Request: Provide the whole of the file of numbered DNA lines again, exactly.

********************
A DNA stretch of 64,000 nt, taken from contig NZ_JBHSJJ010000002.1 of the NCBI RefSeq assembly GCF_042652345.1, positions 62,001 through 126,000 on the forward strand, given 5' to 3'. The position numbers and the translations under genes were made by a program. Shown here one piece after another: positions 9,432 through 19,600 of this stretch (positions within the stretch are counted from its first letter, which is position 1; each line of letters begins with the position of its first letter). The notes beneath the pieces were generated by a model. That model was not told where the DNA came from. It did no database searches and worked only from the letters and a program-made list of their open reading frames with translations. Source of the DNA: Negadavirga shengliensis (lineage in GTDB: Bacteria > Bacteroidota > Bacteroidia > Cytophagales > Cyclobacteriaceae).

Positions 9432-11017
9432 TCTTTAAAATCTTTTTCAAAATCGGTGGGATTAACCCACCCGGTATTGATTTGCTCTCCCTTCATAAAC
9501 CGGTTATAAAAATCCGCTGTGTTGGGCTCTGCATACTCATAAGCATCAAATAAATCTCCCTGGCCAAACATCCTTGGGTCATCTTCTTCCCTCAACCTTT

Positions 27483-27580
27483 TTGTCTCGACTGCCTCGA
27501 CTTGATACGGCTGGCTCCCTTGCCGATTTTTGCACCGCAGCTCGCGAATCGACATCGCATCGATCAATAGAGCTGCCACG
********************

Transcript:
A DNA stretch of 64,000 nt, taken from contig NZ_JBHSJJ010000002.1 of the NCBI RefSeq assembly GCF_042652345.1, positions 62,001 through 126,000 on the forward strand, given 5' to 3'. The position numbers and the translations under genes were made by a program. Shown here one piece after another: positions 9,432 through 19,600 of this stretch (positions within the stretch are counted from its first letter, which is position 1; each line of letters begins with the position of its first letter). The notes beneath the pieces were generated by a model. That model was not told where the DNA came from. It did no database searches and worked only from the letters and a program-made list of their open reading frames with translations. Source of the DNA: Negadavirga shengliensis (lineage in GTDB: Bacteria > Bacteroidota > Bacteroidia > Cytophagales > Cyclobacteriaceae).

Positions 9432-11017
9432 TCTTTAAAATCTTTTTCAAAATCGGTGGGATTAACCCACCCGGTATTGATTTGCTCTCCCTTCATAAAC
9501 CGGTTATAAAAATCCGCTGTGTTGGGCTCTGCATACTCATAAGCATCAAATAAATCTCCCTGGCCAAACATCCTTGGGTCATCTTCTTCCCTCAACCTTT

Positions 27483-27580
27483 TTGTCTCGACTGCCTCGA
27501 CTTGATACGGCTGGCTCCCTTGCCGATTTTTGCACCGCAGCTCGCGAATCGACATCGCATCGATCAATAGAGCTGCCACG